prose poetry prose poetry

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"One Way Ticket"- from The Ruby of the Universe
- Dan Lukiv

this poem is from The Ruby of the Universe. The title is taken from a line in the final poem, and all of them explore themes related to war. click here to read the others.

One Way Ticket

A poplar stands
As straight as subtraction,
Until the wind blows,
Making the green head sway
Like an old man
Lost on a corner,
Looking for his brother.

Then he remembers a storm;
It rushes into his mind,
Like water down a drain:
Poplars swayed between the
Barn and porch.
"Heavens!" he said,
Fogging up the kitchen window.
"I hope they don't fall over and
Hit the house!"

But his memory dissolves,
Like rage at the end,
And the storm becomes a
Truck that honks:
He has almost stepped into a
Mine field!
He surveys the flatland--
No, the rutted asphalt.
The truck roars
Through first gear,
Becomes a disappearing
As he remembers,

He saw his brother
Lose his legs
At Passchendaele.
The old man tries to recall his
Brother's name,
While blasts of wind stir up
His white hair.

He tries to flatten it,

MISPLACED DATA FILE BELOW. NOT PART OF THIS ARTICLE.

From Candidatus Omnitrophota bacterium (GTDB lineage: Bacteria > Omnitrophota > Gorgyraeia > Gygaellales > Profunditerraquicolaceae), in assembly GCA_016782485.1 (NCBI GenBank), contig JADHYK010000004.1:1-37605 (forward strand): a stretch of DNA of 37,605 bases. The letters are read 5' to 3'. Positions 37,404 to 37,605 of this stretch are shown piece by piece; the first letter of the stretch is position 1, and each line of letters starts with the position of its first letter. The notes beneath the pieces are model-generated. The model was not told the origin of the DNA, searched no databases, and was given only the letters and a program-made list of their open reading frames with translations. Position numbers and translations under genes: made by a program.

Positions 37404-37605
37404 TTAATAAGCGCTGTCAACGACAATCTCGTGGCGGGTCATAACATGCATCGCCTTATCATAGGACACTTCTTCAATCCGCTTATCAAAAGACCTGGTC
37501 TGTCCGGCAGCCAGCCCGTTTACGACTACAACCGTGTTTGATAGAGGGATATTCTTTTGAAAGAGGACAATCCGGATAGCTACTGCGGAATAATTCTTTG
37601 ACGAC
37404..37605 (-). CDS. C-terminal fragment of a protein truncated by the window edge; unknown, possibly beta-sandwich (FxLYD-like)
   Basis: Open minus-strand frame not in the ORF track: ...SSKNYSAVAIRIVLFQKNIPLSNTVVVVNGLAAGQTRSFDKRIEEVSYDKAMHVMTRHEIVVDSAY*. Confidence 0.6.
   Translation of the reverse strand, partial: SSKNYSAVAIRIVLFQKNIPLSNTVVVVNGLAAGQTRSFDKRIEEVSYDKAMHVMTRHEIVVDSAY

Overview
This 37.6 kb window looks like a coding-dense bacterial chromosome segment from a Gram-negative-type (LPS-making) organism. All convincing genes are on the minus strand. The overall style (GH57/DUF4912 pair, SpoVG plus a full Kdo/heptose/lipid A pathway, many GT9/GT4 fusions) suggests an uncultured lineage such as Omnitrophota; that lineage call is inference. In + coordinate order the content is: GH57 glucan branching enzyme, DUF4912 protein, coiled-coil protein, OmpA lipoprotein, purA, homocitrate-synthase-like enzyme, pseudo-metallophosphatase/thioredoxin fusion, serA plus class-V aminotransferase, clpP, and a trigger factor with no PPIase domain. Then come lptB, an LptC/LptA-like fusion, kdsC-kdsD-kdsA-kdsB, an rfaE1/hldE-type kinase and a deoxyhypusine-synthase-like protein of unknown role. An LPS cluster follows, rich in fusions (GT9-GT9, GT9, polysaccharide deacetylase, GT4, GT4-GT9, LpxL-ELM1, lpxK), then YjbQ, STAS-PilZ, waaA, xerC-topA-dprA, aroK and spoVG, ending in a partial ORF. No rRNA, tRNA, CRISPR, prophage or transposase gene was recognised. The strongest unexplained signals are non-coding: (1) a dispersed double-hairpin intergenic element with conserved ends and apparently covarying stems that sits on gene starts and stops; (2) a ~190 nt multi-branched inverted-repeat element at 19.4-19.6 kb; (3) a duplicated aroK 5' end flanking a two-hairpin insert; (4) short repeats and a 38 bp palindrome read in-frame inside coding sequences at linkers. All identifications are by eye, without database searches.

But gives up,

Like the poplars that fell over
In that storm.
He wonders if they
Landed on the house,
But all he recalls
Is a smashed fence.

And that reminds him:
Cedar makes the best fence posts;
At The Phoenix Home, however,
The fence posts are green:
Treated with a preservative
(Not creosote).

And in his room,
In Phoenix,
He has a guitar with
Three strings that hangs
Over an accordion that
Only screeches.

Also in his room is a captain's bed,
With four handy drawers,
But Mary and he had an iron bed--
She made chicken-feather mattresses:
One for them and one for each of the

The light at the corner turns green.
He remembers what that means,
Just as he remembers the noon news
On the TV in the Golden Lounge:
Some people in Asia, lately,
Buy their parents or parent
A one-way ride on a train
To anywhere far

The light turns red;
He has forgotten to cross the street,
But he won't tell anybody,
Especially the people looking at him,
That he's forgotten his brother's
And that he keeps seeing poplar trees
Falling on his prairie-

Dan Lukiv is a writer, educator, and frequent contributor to canadian content.
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